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A compendium of official documents relative to native affairs in the South Island, Volume One.

No. 21. — The Hon. the Colonial Secretary, New Munster, to Mr. Mantell

page 221

No. 21.
The Hon. the Colonial Secretary, New Munster, to Mr. Mantell.

Colonial Secretary's Office, Wellington, 13th February, 1849.


I have the honor, by direction of the Lieutenant-Governor, to acknowledge the receipt of your report of the 30th ultimo, upon the subject of your late mission to the Middle Island, and to inform you that having recently had an interview, in the presence of Mr. Kemp, and of the New Zealand Company's Principal Agent, with those of the Ngaitahu Natives (Taiaroa and Tikao) who objected to the distribution of the second instalment of the purchase money of lands lately acquired in this Province, as proposed in the schedule accompanying your communication, His Excellency finds—

1.That the Natives Taiaroa and Tikao acknowledge, that when Mr. Kemp, in paying over the first instalments for the purchase of the Middle Island, handed the total amount in two equal sums and delivered one to each of them, he only did so in order that they might afterwards subdivide it amongst the whole of the Natives interested, according to their respective interests and rights. They were therefore only the recipients on behalf of the whole body, and were expected to act fairly and equitably in distributing the money received.
2.His Excellency has learnt that many complaints had arisen of the manner in which the first instalment was appropriated by Tikao and Taiaroa, and that several influential claimants had received nothing whatever, and others not so much as they might reasonably have expected. Among those who had received nothing was the principal chief of the Middle Island, a young man named Topi, who is of higher rank than Taiaroa himself, and who, being personally present at the interview, confirmed and supported the truth of the complaints that had been made. Even Taiaroa and Tikao themselves admitted that this distribution made by them was not just, but excused themselves by saying they intended to amend it the next time.
3.The objecting Natives distinctly stated that they did not demur to your proposed distribution because it was unjust or unfair; nor could they, when repeatedly asked to urge any valid objection, do so; their reply being simply, that Mr. Kemp had paid the whole £500 to them formerly, and that they wished the other instalments to be paid to them in the same manner.
4.His Excellency found from Tikao's own acknowledgment, that the claims of himself and those he represents extend very little way into the block purchased by Mr. Kemp, but on the contrary are chiefly on the north side of the northern boundary of that purchase, and consequently are principally within the block purchased by Sir George Grey from the Ngatitoas; their interests therefore, in the block acquired by Mr. Kemp, are comparatively small.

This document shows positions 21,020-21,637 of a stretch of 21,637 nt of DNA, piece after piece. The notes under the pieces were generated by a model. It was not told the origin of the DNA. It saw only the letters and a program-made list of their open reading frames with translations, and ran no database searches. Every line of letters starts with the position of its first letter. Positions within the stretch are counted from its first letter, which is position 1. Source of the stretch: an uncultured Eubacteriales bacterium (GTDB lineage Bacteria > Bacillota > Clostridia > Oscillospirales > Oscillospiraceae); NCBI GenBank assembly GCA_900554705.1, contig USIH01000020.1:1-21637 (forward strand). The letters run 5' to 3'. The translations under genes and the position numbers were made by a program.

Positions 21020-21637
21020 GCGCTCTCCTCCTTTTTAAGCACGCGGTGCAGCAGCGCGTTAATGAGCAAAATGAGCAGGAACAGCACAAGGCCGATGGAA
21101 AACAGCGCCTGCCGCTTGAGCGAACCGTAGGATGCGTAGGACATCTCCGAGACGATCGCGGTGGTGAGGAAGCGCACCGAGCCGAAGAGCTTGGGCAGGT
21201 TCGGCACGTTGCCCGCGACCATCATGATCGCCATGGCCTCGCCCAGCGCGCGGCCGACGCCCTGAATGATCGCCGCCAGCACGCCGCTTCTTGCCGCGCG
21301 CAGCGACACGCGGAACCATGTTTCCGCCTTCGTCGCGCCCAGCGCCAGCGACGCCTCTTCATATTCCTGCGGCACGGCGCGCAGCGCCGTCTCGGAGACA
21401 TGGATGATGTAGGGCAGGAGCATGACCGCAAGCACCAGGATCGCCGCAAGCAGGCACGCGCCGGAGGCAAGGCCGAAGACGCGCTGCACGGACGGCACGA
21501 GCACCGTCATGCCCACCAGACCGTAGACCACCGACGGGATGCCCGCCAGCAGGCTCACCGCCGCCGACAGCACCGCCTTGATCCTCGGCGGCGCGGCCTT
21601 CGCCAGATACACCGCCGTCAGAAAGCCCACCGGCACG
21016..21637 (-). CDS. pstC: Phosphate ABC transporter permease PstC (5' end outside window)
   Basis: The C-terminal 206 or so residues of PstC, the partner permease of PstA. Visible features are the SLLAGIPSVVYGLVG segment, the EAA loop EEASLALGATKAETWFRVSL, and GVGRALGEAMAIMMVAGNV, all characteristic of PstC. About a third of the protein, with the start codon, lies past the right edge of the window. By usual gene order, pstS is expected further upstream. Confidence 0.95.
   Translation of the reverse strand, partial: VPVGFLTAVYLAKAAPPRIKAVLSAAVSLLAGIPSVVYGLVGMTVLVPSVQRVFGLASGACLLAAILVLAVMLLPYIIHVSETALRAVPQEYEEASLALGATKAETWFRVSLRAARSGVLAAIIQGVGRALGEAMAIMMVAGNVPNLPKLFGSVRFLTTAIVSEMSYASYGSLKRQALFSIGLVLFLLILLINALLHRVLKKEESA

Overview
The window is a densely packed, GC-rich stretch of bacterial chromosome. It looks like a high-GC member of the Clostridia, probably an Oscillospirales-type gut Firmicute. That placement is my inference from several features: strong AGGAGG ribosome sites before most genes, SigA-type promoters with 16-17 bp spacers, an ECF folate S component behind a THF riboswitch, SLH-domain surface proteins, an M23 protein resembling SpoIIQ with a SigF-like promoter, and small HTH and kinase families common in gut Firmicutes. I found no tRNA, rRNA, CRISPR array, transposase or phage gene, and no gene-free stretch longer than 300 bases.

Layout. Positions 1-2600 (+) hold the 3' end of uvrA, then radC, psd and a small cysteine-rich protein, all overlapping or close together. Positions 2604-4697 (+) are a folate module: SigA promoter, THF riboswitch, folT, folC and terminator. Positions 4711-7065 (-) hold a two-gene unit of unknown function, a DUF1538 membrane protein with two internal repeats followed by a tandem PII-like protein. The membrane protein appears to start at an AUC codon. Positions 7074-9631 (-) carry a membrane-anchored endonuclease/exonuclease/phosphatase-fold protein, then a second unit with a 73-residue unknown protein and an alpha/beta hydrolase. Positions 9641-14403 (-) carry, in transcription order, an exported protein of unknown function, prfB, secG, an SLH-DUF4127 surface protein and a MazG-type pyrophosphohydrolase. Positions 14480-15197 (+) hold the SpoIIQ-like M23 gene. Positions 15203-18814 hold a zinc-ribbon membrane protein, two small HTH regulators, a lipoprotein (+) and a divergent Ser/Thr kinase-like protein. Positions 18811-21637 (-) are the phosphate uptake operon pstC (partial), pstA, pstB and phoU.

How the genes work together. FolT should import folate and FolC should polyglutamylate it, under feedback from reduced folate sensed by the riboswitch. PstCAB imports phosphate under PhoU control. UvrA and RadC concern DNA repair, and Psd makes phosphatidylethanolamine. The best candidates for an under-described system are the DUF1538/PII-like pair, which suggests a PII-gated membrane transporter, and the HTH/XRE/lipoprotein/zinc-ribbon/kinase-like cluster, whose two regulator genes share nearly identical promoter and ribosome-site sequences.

5.Though Mr. Kemp paid the first instalment to the two Natives Taiaroa and Tikao, no mention is made in the deed of sale or otherwise of the subsequent instalments being paid in the same manner; but, on the contrary, Mr. Kemp distinctly provided that the Government should, out of the next instalments, have the power of considering and satisfying any other claim which might be found to exist and be proved to be valid.

From these considerations, and from the advantages you have enjoyed in personally traversing the whole district, and visiting all the Natives along the eastern side of the purchase, the Lieutenant-Governor desires me to say that he has no hesitation in at once adopting your recommendation, and authorizing you to carry it out,—a view in which His Excellency is happy to say the New Zealand Company's Agent fully concurs.

The Lieutenant-Governor therefore requests that you will be good enough to prepare to return to Akaroa in H.M.S. "Acheron," taking with you Topi, Taiaroa, and such other two Natives as you may wish to accompany you. The steamer, I am to add, is expected to sail some time to-day. You will receive the same rate of remuneration for your services as when you were first ordered to proceed on the duty, namely, 26s. per diem from the date of your embarkation to that of your return to Wellington, passages by sea being provided for you at the expense of Government.

As the cutter "Fly" is at present at Port Cooper, and is expected to return to "Wellington in a few days after the arrival of the "Acheron," His Excellency has desired me to say that Mr. Fox has kindly offered to provide you with a passage by her back to this place: you are therefore requested to use your utmost endeavours to be ready to return by that opportunity.

His Excellency also instructs me to call your attention to the fact that you have not yet stated how you recommend the two last instalments should be paid, whether in the same proportions, and to the same individuals as on the present occasion, and to request you will not overlook this important point in your next report. The two next instalments can, His Excellency observes, be paid in one, in the month of December, should the Natives have no objection, instead of in June and December.

I have, &c.,

Alfred Domett,
Colonial Secretary, New Munster.

Walter Mantell, Esq.